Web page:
Rodrigo was better than 2/10 rating and wasn't Leeds United's problem at Southampton but still isn't the solution

Rodrigo was not the problem for Leeds United at Southampton but nor was he a solution.

Tuesday, 19th October 2021, 4:44 am

The Spaniard was also not, as this correspondent believed at full-time at St Mary’s, quite as bad perhaps as a two out of 10 rating would suggest.

Full effort is the bare minimum for any player at any level, anyone can run around and everyone should, so it can only really be credited when married with something resembling successful football actions. Completed passes, shots, tackles won, headers won, successful pressures, goals and assists are all measures by which a player’s performance can be judged.

Rodrigo’s effort level should, however, be noted because while a lot of his went unrewarded and was not attached to actions that benefited him or Leeds, that was not always his fault.

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That he left the game on 64 minutes without a single attempted shot to his name said more about Leeds’ struggle to progress the ball from back to front without giving it away than any failure of his.

But the ball did reach Rodrigo on occasion and yet he also left the game without successfully taking on a single Saints player or creating a single chance. He didn’t win any aerial duels and, of his seven individual physical battles, he won only one. He lost possession eight times. These are not the numbers you need from a £27m signing, particularly on a day when three of what anyone would deem marquee players are among six missing from the line-up.

Leeds’ biggest issue was passing the ball out, the expected switch to a back-three that always accompanies a meeting with an opposition fielding a front two, leaving Mateusz Klich largely alone and isolated in the middle and taking away a major arterial route to the Saints’ half.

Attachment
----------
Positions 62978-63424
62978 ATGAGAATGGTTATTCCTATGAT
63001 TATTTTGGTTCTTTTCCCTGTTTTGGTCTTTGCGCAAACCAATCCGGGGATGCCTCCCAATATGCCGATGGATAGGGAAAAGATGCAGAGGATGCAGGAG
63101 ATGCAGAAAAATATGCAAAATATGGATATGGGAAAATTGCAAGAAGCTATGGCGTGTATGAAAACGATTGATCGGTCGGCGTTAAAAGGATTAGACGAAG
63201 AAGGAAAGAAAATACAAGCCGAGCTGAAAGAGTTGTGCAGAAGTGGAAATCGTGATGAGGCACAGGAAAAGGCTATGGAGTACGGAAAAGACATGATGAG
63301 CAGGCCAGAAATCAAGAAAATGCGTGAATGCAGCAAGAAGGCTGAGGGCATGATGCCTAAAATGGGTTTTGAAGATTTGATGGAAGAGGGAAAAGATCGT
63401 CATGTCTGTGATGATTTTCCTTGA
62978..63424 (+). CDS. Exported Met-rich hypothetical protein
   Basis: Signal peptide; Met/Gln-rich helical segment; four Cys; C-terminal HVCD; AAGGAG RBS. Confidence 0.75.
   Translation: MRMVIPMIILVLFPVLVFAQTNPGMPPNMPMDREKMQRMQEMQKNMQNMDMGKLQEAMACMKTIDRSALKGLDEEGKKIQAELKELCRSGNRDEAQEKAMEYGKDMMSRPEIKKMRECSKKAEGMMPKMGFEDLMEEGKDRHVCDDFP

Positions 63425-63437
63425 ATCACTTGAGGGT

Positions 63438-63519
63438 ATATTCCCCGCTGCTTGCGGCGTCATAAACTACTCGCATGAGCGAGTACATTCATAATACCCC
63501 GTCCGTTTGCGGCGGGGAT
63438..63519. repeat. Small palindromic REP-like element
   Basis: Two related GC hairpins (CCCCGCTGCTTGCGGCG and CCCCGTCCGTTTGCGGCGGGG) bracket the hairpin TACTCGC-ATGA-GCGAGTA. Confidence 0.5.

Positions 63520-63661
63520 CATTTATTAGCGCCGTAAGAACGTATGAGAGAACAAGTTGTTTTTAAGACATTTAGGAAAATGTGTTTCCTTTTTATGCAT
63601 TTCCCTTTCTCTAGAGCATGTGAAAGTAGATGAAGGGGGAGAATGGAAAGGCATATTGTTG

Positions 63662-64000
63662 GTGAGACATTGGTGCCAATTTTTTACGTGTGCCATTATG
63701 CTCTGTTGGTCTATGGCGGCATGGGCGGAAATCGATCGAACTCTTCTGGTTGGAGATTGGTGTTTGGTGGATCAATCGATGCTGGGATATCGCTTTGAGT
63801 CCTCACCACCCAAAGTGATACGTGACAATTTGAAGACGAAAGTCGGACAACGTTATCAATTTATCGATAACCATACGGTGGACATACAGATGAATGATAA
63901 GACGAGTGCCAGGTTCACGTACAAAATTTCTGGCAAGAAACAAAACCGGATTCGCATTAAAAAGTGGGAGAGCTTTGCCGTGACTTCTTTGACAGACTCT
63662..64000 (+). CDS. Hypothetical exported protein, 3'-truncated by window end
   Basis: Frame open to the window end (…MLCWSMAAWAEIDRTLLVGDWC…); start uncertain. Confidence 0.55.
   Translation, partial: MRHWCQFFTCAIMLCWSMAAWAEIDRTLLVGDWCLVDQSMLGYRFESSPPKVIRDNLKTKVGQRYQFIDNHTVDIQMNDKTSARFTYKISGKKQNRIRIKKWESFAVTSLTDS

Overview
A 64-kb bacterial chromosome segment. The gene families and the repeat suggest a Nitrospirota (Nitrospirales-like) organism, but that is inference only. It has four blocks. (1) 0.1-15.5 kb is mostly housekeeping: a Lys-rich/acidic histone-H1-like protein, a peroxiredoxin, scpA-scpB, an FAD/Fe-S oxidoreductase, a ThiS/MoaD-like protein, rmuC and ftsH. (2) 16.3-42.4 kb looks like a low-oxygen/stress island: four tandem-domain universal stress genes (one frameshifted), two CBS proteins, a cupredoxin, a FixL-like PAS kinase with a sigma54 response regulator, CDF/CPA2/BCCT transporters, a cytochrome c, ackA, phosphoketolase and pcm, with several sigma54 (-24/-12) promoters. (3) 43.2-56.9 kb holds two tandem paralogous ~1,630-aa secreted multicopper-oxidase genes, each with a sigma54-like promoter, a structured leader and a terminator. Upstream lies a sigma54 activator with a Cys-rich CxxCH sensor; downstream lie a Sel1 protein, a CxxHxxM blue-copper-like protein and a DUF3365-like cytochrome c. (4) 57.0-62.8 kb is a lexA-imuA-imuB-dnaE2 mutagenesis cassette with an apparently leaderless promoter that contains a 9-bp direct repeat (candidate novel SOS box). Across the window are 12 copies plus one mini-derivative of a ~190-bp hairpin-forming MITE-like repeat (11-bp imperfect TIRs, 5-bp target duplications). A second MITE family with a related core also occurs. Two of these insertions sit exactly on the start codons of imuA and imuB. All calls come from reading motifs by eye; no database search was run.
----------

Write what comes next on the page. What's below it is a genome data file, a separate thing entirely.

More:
When they did make it beyond halfway, chiefly through the pace of Daniel James, a fortuitous bounce or, in the second half, improved ball progression, neither James, Jack Harrison, nor anyone else could produce the right cross to service Rodrigo’s penalty-area runs, meaning he touched the ball just once within 18 yards of goal.

DEFENSIVELY WILLING - Rodrigo put in the effort for Leeds United at Southampton but was unable to offer much else. Pic: Getty

Rodrigo’s biggest issue was Mohammed Salisu, a 22-year-old centre-half who also came to the Premier League from LaLiga in August 2020 but, unlike Leeds’ record buy, was described as a ‘long-term project’ by boss Ralph Hasenhuttl as recently as last November. The Ghanaian did not make his English top-flight debut until February and, even then, had to make do with a role as a temporary left-back, starting just eight games in his first season at St Mary’s.

Leeds’ visit to the south coast presented his seventh start of Southampton’s first eight Premier League games at centre-half and the way he dealt with Rodrigo suggests Hasenhuttl’s project has advanced rapidly.

He was on the front foot, winning headers when Leeds resorted to aerial balls in Rodrigo’s direction, the forward hoping to spin in behind if his marker made an error. The only time that worked was the only time Rodrigo managed to put enough pressure on the leaping 22-year-old that he made a mess of the header but, even then, a loose touch allowed Salisu to recover.